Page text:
US10186776B2 - Rectifying devices and fabrication methods - Google Patents

Rectifying devices and fabrication methods Download PDF

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US10186776B2
US10186776B2 US16/005,049 US201816005049A US10186776B2 US 10186776 B2 US10186776 B2 US 10186776B2 US 201816005049 A US201816005049 A US 201816005049A US 10186776 B2 US10186776 B2 US 10186776B2
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layer
dielectric
metal
metal layer
rectifier
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US20180309200A1 (en
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David K. Biegelsen
JengPing Lu
Janos Veres
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Palo Alto Research Center Inc
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Palo Alto Research Center Inc
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    • HELECTRICITY
    • H01BASIC ELECTRIC ELEMENTS
    • H01QANTENNAS, i.e. RADIO AERIALS
    • H01Q9/00Electrically-short antennas having dimensions not more than twice the operating wavelength and consisting of conductive active radiating elements
    • H01Q9/04Resonant antennas
    • H01Q9/0407Substantially flat resonant element parallel to ground plane, e.g. patch antenna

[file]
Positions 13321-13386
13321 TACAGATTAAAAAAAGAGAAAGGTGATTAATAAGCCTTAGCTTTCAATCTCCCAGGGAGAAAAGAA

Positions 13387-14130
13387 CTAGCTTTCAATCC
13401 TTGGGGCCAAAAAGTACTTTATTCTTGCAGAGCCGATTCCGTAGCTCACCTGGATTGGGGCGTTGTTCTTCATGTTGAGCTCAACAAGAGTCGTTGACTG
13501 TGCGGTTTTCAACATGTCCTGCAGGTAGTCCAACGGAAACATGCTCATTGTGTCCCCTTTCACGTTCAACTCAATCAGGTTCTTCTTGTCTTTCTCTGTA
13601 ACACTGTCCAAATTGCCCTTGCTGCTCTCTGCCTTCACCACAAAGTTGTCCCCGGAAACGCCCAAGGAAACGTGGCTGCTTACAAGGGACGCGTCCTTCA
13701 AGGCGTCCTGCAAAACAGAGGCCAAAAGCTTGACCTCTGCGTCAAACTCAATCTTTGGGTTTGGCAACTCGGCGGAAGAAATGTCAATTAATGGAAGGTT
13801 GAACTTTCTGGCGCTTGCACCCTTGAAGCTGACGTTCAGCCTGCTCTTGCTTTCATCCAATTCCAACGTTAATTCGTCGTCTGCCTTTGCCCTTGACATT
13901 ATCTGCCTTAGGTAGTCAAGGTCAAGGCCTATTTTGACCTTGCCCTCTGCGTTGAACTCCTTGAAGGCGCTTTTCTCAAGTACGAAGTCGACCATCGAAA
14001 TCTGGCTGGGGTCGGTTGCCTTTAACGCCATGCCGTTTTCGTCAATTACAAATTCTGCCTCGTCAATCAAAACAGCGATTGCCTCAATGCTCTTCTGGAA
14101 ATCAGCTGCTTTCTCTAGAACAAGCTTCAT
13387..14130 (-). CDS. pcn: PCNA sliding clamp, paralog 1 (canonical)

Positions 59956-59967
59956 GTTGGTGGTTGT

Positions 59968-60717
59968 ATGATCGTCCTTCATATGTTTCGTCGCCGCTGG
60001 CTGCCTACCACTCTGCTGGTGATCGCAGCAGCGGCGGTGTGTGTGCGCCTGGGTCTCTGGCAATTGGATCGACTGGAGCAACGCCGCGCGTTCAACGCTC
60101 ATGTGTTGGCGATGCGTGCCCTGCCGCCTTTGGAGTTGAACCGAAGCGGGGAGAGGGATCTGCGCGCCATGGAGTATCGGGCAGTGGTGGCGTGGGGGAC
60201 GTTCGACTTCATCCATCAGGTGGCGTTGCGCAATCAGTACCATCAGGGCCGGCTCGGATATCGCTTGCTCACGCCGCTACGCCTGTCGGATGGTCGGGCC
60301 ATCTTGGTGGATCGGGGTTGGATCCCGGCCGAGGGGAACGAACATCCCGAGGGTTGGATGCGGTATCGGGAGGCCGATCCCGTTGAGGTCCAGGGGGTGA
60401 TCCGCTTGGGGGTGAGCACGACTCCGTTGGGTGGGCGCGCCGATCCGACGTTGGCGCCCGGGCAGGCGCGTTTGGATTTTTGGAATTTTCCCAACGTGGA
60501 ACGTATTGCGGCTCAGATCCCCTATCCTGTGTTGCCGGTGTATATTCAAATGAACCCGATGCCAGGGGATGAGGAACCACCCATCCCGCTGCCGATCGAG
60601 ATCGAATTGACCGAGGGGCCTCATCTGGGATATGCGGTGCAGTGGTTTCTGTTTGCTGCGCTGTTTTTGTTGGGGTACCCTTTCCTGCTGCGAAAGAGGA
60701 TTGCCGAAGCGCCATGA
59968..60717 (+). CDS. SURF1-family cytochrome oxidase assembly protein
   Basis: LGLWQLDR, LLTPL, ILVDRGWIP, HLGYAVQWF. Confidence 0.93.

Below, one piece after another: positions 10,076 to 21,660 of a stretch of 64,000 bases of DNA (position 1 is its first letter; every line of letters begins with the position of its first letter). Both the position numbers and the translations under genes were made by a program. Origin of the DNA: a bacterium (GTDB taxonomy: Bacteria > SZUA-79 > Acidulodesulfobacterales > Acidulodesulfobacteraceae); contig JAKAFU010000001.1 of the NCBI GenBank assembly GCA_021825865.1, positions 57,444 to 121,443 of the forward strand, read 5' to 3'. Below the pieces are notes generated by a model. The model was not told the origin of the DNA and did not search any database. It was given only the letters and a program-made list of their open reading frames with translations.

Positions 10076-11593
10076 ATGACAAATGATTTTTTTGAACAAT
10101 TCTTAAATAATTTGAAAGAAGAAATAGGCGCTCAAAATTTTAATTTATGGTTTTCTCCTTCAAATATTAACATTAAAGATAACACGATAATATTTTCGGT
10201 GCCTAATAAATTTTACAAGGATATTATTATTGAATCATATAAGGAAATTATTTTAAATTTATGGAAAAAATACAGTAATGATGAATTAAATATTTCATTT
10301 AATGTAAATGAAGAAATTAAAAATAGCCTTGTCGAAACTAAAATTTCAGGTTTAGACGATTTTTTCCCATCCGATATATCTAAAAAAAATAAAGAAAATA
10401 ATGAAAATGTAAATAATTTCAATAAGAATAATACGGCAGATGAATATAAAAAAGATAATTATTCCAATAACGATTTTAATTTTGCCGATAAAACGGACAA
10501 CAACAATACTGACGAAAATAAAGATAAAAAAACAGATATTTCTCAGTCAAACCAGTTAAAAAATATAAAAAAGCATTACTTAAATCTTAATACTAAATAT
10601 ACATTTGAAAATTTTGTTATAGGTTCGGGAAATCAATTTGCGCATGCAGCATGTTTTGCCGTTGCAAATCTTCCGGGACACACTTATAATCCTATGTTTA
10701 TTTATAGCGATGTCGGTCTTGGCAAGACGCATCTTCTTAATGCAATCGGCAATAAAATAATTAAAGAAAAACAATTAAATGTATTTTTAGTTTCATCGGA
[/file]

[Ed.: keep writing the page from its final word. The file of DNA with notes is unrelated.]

• HELECTRICITY
    • H01BASIC ELECTRIC ELEMENTS
    • H01LSEMICONDUCTOR DEVICES; ELECTRIC SOLID STATE DEVICES NOT OTHERWISE PROVIDED FOR
    • H01L31/00Semiconductor devices sensitive to infra-red radiation, light, electromagnetic radiation of shorter wavelength or corpuscular radiation and specially adapted either for the conversion of the energy of such radiation into electrical energy or for the control of electrical energy by such radiation; Processes or apparatus specially adapted for the manufacture or treatment thereof or of parts thereof; Details thereof
    • H01L31/08Semiconductor devices sensitive to infra-red radiation, light, electromagnetic radiation of shorter wavelength or corpuscular radiation and specially adapted either for the conversion of the energy of such radiation into electrical energy or for the control of electrical energy by such radiation; Processes or apparatus specially adapted for the manufacture or treatment thereof or of parts thereof; Details thereof in which radiation controls flow of current through the device, e.g. photoresistors